All three of these variations on the movement, then, are insistent on the vital place of the penitential in the Christian life. What catches one’s attention is the motive for repentance: one’s grief at having violated a relationship of love and, second, the desire for healing. At its best, the Evangelical spiritual tradition affirmed that the Christian lives in humble awareness of the goodness of God, who unfailingly calls the believer from a disposition and pattern of behavior that is inconsistent with the Christian confession. A distinctive strength of the movement was its stress on the need for honest self-appraisal and understanding, and on the Christian’s capacity to take personal responsibility for his or her life.
03. The Recovery of Confession
What strikes us, from both the biblical witness and the input from the Evangelical spiritual heritage, is that while repentance is not synonymous with conversion, it is so integral to conversion that the Scriptures often speak of conversion by speaking of repentance. Further, just as there is no conversion without repentance, even so, repentance is vital to our spiritual growth. The Bible and our spiritual heritage call us to an appreciation that the Christian life is one of continuous repentance and conversion.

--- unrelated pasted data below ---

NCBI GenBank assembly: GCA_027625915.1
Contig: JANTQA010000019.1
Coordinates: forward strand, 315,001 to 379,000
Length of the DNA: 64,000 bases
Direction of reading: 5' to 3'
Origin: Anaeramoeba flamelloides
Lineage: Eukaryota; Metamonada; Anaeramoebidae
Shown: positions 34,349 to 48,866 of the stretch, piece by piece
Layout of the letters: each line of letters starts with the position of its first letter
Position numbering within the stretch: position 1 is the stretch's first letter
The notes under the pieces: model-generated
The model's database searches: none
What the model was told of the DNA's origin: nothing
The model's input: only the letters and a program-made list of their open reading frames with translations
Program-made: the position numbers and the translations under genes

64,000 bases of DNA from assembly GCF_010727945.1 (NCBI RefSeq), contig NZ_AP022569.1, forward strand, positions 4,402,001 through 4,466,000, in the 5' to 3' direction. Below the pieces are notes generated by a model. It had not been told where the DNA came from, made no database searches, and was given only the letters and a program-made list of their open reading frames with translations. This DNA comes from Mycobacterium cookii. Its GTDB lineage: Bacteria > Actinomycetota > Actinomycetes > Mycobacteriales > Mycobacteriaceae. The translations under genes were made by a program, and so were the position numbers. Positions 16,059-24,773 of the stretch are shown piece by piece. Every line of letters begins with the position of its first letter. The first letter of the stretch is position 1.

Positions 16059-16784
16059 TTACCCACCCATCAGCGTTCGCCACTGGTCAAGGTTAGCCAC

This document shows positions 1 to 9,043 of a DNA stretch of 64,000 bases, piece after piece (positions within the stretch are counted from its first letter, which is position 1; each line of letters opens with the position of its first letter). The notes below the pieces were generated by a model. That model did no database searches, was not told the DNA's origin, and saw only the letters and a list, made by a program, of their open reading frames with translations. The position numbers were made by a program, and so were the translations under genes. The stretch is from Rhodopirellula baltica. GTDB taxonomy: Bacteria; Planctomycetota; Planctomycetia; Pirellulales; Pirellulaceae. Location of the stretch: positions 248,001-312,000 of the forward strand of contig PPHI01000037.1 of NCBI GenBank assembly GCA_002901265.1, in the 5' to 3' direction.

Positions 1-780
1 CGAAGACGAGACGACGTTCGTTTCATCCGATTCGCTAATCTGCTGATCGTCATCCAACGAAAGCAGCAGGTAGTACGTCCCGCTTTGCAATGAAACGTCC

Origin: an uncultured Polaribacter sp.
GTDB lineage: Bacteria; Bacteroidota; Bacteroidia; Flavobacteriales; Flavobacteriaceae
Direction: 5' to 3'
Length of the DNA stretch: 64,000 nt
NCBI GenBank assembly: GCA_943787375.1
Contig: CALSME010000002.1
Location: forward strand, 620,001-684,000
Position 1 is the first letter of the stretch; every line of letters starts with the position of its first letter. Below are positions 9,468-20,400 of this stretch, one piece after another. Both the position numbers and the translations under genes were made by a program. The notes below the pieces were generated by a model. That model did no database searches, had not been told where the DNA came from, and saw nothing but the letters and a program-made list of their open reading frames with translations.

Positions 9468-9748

This call to repentance is terribly distorted, however, when it is not rooted in the context of the love and acceptance of God—that is, when the call to repentance is divorced from our covenant relationship with God. Both the Scriptures and the Evangelical heritage stress that what motivates our “turning” is the knowledge of God’s covenantal love. But more, confession is a way that we bring integrity and consistency to our lives, and ultimately, healing. The Christian seeks a realignment in thought, word, and deed around a personal awareness of and conviction of the call of God to be holy.
The Evangelical tradition is at its best when the approach to confession highlights the wonder of the goodness and mercy of God. This is not an act of judgment; when we come to confession, we meet not our Judge but our Healer! In faith, knowing that we are loved and accepted, we turn from self-absorption, from self-preoccupation and pride, and from self-reliance. And we joyfully receive the forgiveness of God, an act by which the Spirit empowers us to turn from sin and live in the light.
As we mature as Christians, confession becomes less and less a matter of identifying particular sins or thoughts, and more and more a realization that we are “prone to wander,” as the hymn writer has put it—prone to become occupied with ourselves and self-reliant rather than dependent on the grace of God. We need regular confession because it happens so easily and invariably.